You remember that episode of The Office where Jim and Dwight create an “alliance” to combat other alliances around the office? That’s what this feels like. Less than a month after Texas and Oklahoma announced they’d be moving to the SEC, three of the four remaining Power 5 conferences announced they’ll be forming an alliance — not to come together as one mega-conference, but rather just to “protect the collegiate model”… whatever the hell that means.
This is obviously an unprecedented happening in college football, but what does it mean, exactly? What is an “alliance,” and did these conferences elect to join forces to compete against the SEC, or is there something more at play? These are the questions that we need answered!
According to the conferences’ commissioners — Kevin Warren (Big Ten), Jim Philips (ACC), and George Kliavkoff (Pac-12) — they’ve been considering this idea for several weeks as an opportunity to “evaluate what’s going on in the landscape of college athletics.” That’s some pretty vague wording, and it opens the door for a lot of speculation as to the real reasons why these three conferences grouped together. We do know that it means none of the conferences involved will target any of the other conferences’ schools when looking to expand. But the rest of the conditions for the alliance are still unknown.
The most obvious reason for such an alliance would be to combat the SEC. Period. Texas and Oklahoma are two of the biggest brand names in college athletics, and their move to the SEC only gives that conference that much more sway in NCAA talks. By joining forces, these three conferences could theoretically pull as much weight, or perhaps more, in discussing terms and tactics with the NCAA as the SEC currently does. I’m not saying that the three conferences plan on joining together to create one superconference. That’s not what they’re trying to do. Rather, they are trying to come together as one unit working together to promote their ideals for what is best regarding the future of college athletics.
However, due to recent Supreme Court rulings, such as NCAA v. Alston, the pathway toward antitrust litigation lawsuits against the NCAA has been carved, meaning that the Big Ten, ACC, and Pac-12 would need to either prove they have a plan, or at least similar goals moving forward. If they cannot do so, significant political power would go to the SEC as major decisions that will determine the future of college athletics, such as the college football playoff expansion and athlete compensation, get closer.
Another reason for this alliance might be the new NIL laws. While the NIL laws still do not force universities to compensate their athletes — they only stipulate that college athletes can now make money off sponsorships, social media, fundraisers, etc. — it’s becoming more and more likely that universities will soon have to start paying their athletes through more than just educational means.
In turn, these schools will need to find new sources of revenue in order to compensate for all the money they will have to dish out to their athletes. Many believe Texas and Oklahoma’s move to the SEC was fueled by this idea. Having two of the most recognizable brands in college sports join the most successful conference in the NCAA, which already demands huge television contracts to air their games, would only make those contracts that much more lucrative.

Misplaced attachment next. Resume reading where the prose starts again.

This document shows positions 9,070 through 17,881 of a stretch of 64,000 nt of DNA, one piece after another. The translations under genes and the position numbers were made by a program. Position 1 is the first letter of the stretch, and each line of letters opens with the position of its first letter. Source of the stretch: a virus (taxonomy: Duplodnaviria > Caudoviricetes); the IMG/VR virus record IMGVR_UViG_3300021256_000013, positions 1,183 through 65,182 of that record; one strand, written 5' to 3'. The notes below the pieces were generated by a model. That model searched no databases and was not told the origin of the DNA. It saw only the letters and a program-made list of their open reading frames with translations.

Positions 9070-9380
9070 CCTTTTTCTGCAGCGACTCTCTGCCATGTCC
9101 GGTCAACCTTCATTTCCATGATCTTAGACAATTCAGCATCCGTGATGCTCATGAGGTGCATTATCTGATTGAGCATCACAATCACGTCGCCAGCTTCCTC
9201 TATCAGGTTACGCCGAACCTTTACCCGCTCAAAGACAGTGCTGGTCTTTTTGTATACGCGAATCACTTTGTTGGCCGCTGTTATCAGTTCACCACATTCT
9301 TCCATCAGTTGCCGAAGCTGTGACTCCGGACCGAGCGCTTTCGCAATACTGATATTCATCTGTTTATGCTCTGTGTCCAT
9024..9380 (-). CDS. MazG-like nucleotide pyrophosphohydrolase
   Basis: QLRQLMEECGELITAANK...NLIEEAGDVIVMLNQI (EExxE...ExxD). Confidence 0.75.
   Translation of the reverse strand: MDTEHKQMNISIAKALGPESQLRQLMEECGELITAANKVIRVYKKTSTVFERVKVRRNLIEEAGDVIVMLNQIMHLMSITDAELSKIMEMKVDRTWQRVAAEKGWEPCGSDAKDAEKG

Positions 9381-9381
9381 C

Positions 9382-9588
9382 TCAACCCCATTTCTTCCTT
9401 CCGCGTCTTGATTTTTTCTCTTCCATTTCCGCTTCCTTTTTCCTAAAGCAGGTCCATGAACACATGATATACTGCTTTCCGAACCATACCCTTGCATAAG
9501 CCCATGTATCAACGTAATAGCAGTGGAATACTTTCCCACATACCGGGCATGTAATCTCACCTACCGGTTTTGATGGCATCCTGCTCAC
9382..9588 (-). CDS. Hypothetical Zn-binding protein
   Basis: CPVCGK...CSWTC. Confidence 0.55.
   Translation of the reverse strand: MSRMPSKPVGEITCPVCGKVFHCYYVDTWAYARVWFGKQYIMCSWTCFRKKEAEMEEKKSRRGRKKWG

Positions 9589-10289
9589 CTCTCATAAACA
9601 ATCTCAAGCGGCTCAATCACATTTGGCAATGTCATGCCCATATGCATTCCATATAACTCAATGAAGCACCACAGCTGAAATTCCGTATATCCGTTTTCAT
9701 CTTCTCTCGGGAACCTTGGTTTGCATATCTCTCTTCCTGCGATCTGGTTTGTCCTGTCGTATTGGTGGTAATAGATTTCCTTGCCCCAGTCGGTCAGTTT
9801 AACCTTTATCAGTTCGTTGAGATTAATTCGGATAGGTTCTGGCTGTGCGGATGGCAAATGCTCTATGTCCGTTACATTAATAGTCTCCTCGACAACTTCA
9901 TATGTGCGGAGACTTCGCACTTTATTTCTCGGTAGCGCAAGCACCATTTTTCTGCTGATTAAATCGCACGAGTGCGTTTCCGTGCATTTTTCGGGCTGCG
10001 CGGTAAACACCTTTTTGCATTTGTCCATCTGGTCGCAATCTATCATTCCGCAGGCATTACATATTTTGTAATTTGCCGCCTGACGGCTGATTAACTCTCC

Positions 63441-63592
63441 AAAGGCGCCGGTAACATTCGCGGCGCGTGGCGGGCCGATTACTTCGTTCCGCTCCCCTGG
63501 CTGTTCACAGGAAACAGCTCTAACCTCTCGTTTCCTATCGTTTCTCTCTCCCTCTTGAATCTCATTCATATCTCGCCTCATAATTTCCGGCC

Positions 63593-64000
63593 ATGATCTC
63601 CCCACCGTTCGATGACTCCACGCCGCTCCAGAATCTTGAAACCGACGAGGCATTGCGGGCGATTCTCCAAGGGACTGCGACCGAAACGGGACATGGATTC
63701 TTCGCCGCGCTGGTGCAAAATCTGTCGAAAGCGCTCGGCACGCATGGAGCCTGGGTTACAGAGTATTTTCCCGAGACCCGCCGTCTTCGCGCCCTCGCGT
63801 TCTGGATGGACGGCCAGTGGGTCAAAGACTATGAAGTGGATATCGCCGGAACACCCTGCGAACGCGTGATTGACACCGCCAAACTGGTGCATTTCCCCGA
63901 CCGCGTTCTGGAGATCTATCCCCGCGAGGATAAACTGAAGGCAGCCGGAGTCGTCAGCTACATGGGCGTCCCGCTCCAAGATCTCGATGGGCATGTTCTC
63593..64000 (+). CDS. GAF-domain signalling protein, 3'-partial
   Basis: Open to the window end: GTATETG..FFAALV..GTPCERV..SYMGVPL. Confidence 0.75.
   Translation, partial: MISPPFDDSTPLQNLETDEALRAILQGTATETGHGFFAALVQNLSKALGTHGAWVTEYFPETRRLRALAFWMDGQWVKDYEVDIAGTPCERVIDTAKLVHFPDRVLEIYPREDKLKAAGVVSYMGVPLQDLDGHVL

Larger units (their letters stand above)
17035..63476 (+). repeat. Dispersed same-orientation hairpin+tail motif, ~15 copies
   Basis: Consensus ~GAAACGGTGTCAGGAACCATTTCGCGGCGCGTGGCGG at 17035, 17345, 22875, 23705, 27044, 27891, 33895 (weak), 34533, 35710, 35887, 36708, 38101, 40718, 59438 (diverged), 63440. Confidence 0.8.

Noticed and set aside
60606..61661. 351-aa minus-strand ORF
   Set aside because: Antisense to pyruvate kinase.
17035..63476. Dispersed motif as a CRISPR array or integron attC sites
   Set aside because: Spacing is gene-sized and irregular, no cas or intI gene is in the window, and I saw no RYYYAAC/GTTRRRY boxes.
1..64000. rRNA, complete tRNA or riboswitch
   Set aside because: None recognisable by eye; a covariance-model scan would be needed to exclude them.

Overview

I talked about this in a piece I wrote right before UT’s and OU’s move was officially announced. In the piece, I compare the annual revenues of schools in the SEC to before and after they made the move. Most recently, when Texas A&M moved to the SEC, they saw a 122-percent increase in revenue in just three years. However, the move didn’t just benefit Texas A&M and Missouri. It also benefited the SEC as a whole. With Texas A&M and Mizzou on board, the SEC saw over a 200-percent increase in distributable wealth among the universities. If the SEC were to make a similar jump in revenue with the additions of Texas and Oklahoma (they’d actually likely see a bigger jump considering how big those college brands are), they’d be able to ask for even more money in their television contracts. Thus giving the conference more distributable wealth, and allowing those schools to pay their athletes all they deserve whenever the ruling is passed.
This could be the same reason that the ACC, Big Ten, and Pac-12 are forming an “alliance.” With all three conferences working out a common goal, the three conferences could work mutually as a group to ensure higher television contracts. The more money comes pouring in from those contracts, the more that each school will be able to pay its athletes, which is a big deal, because if one school can offer more payment than another, why would any high-level athlete opt to go there? Obviously, state laws would come into effect for public universities and would likely be a bigger factor in determining how much each school could pay its athletes, but if you think for a second that recruiting wouldn’t be changed drastically as soon as universities became forced to pay their players, you’re wrong. While athletes are still not allowed to accept payment during the recruitment process, there’s nothing that would stop recruiters from promising certain amounts of payment should an athlete choose to play for their school.
Obviously, this is all just speculation though. Like I said, while it’s likely that universities will soon be forced to pay their student-athletes, they don’t do so currently, and we don’t know when that ruling would actually come to fruition. Are there other reasons why the Big Ten, Pac-12, and ACC might have formed this alliance? Absolutely, but until we understand what those “common goals” their commissioners referred to are, all we can do is speculate. But concrete answers probably aren’t that far off. There’s money to be made, after all.